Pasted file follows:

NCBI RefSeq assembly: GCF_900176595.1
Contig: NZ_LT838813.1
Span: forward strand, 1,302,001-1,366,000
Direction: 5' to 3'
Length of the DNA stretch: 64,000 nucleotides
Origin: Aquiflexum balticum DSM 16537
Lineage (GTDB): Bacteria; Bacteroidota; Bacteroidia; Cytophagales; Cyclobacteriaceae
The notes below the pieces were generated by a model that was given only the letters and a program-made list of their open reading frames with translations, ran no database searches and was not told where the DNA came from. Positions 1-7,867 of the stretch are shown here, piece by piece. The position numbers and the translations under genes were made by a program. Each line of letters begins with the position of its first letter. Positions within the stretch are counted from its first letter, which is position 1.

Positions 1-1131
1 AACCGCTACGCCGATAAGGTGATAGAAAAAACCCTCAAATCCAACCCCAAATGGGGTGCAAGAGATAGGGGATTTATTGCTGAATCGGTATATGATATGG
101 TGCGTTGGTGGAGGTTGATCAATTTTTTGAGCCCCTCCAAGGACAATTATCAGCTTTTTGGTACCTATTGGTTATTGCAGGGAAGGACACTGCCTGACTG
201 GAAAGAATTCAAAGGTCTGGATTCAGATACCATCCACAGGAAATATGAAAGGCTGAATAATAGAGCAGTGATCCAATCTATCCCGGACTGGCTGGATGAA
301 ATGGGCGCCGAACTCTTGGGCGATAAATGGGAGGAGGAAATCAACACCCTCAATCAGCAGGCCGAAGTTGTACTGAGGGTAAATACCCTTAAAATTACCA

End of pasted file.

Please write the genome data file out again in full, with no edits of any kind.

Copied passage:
NCBI RefSeq assembly: GCF_900176595.1
Contig: NZ_LT838813.1
Span: forward strand, 1,302,001-1,366,000
Direction: 5' to 3'
Length of the DNA stretch: 64,000 nucleotides
Origin: Aquiflexum balticum DSM 16537
Lineage (GTDB): Bacteria; Bacteroidota; Bacteroidia; Cytophagales; Cyclobacteriaceae
The notes below the pieces were generated by a model that was given only the letters and a program-made list of their open reading frames with translations, ran no database searches and was not told where the DNA came from. Positions 1-7,867 of the stretch are shown here, piece by piece. The position numbers and the translations under genes were made by a program. Each line of letters begins with the position of its first letter. Positions within the stretch are counted from its first letter, which is position 1.

Positions 1-1131
1 AACCGCTACGCCGATAAGGTGATAGAAAAAACCCTCAAATCCAACCCCAAATGGGGTGCAAGAGATAGGGGATTTATTGCTGAATCGGTATATGATATGG
101 TGCGTTGGTGGAGGTTGATCAATTTTTTGAGCCCCTCCAAGGACAATTATCAGCTTTTTGGTACCTATTGGTTATTGCAGGGAAGGACACTGCCTGACTG
201 GAAAGAATTCAAAGGTCTGGATTCAGATACCATCCACAGGAAATATGAAAGGCTGAATAATAGAGCAGTGATCCAATCTATCCCGGACTGGCTGGATGAA
301 ATGGGCGCCGAACTCTTGGGCGATAAATGGGAGGAGGAAATCAACACCCTCAATCAGCAGGCCGAAGTTGTACTGAGGGTAAATACCCTTAAAATTACCA